As Max Planck once remarked in a lecture,
A living and flourishing theory does not avoid its anomalies but searches them out, for the stimulus to further development comes from contradiction, not from confirmations.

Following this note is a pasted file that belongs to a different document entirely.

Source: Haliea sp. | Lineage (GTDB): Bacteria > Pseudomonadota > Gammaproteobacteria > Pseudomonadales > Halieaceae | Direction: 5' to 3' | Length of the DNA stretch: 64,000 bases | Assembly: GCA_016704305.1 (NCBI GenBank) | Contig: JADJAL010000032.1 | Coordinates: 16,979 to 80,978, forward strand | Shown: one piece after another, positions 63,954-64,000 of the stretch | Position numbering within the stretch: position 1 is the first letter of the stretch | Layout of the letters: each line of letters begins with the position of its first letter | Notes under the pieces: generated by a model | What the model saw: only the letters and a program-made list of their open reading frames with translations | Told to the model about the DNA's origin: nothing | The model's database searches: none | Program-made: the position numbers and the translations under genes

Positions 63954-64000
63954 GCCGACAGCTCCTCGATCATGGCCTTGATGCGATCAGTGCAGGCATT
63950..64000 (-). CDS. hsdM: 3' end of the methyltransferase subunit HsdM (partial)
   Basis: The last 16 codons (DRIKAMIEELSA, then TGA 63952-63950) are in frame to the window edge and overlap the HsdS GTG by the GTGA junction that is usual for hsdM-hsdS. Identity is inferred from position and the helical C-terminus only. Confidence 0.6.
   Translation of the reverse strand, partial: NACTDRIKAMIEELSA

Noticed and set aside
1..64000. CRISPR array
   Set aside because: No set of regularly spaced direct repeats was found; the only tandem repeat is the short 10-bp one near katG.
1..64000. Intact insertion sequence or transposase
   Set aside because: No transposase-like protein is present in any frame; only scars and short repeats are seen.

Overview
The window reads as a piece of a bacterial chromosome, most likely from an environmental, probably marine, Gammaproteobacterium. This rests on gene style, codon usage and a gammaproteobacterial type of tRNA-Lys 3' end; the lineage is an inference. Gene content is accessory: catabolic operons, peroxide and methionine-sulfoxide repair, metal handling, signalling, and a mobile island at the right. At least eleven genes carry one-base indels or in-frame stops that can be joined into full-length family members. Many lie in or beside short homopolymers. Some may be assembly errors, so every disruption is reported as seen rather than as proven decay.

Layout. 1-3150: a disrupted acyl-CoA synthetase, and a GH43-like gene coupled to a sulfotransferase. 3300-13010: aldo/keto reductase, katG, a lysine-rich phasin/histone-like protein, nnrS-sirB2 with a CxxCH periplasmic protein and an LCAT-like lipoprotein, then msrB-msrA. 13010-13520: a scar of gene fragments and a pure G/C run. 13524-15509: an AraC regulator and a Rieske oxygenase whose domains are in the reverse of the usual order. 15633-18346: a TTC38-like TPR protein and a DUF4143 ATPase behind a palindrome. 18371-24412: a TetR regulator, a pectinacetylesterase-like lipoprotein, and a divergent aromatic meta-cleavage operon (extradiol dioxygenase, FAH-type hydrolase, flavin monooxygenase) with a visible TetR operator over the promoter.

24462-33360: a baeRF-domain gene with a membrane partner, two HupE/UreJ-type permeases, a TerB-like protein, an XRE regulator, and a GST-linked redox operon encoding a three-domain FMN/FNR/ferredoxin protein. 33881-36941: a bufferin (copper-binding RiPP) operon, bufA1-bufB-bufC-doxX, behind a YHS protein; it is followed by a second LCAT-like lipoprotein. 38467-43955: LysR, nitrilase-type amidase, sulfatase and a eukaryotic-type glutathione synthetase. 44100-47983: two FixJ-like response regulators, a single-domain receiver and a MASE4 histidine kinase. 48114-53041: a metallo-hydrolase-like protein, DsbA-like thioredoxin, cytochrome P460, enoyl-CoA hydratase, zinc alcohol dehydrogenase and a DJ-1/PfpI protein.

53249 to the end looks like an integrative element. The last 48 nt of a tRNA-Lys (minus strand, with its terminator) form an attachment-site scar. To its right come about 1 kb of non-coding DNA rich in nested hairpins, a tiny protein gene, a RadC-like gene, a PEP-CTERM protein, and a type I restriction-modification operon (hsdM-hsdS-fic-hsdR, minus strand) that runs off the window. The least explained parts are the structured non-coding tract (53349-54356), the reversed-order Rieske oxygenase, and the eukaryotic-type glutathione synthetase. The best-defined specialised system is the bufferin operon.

The point to keep in mind is that although falsifiability, rather than verifiability, is the most important criterion in determining whether a theory is scientifically meaningful, its usefulness for the greater task of building confidence in a theory is limited. A theory is accepted not simply because it has withstood many attempts at falsification, the need for such tests notwithstanding, but because it leads to predictions that are experimentally verified. After all, the purpose of a theory is to be productive and not just to fail to be wrong.